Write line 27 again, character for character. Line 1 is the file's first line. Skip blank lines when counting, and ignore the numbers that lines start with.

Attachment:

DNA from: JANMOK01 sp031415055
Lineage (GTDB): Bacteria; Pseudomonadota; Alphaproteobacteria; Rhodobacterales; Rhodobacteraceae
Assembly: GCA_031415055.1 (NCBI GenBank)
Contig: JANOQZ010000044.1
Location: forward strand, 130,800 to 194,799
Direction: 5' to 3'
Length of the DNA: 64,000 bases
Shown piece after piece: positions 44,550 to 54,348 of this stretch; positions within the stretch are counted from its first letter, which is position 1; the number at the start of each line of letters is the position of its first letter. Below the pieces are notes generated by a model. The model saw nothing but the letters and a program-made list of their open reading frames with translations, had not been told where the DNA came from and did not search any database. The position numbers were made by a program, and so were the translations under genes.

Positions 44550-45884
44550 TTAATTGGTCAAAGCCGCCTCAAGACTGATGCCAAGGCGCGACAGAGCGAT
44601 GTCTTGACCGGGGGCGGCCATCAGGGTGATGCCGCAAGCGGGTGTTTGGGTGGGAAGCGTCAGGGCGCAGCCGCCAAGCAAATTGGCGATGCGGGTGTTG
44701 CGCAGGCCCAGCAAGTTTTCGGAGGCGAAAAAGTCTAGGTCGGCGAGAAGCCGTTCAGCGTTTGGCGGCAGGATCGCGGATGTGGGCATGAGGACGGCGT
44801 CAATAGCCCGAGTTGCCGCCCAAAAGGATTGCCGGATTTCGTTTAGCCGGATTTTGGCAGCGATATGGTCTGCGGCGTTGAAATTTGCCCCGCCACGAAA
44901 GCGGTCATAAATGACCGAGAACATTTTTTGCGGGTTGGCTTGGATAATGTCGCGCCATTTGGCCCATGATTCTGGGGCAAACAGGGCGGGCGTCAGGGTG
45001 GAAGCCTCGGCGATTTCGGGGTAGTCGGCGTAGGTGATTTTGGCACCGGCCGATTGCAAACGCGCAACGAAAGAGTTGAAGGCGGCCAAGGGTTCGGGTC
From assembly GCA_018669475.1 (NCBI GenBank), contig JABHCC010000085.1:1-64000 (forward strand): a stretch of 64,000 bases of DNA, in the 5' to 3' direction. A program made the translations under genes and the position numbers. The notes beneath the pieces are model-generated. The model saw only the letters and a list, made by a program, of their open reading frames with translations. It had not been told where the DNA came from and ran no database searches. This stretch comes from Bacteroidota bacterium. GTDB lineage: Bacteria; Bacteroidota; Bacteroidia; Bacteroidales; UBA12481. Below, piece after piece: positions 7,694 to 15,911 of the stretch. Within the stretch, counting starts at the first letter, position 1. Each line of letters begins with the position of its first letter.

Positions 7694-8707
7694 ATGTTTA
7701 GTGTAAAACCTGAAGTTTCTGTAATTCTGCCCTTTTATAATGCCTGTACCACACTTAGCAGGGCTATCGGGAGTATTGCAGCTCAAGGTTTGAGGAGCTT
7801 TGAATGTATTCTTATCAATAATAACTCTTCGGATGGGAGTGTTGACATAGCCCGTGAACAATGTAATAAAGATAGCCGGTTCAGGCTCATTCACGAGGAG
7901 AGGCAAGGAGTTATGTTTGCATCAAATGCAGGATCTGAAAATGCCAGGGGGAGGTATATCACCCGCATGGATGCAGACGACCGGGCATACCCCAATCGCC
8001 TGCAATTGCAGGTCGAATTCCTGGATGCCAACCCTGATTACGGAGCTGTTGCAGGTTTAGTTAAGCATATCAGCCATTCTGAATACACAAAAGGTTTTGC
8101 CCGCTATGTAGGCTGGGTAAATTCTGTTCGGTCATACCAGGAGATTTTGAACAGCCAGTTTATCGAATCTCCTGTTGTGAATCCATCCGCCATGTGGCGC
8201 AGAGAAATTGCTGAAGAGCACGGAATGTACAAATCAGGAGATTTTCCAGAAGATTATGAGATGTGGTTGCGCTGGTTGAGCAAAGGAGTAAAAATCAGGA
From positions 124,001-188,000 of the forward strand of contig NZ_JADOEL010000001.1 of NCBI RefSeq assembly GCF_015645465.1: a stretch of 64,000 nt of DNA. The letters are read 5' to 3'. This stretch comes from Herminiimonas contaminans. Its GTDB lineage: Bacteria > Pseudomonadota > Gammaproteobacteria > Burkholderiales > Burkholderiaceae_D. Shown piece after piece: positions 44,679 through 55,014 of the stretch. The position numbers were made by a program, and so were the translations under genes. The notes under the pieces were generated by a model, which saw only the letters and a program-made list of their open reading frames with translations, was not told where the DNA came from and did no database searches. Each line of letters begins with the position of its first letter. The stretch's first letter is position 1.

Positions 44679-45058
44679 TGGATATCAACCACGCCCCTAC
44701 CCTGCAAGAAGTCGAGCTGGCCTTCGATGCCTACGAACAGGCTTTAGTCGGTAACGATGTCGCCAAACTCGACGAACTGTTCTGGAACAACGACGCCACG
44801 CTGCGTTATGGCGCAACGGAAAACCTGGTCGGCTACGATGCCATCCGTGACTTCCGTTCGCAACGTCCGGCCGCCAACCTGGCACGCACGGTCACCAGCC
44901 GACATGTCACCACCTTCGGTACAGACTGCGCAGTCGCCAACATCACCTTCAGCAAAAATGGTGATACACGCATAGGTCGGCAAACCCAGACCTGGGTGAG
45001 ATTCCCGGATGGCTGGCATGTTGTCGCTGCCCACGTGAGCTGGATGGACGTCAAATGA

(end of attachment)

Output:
44679 TGGATATCAACCACGCCCCTAC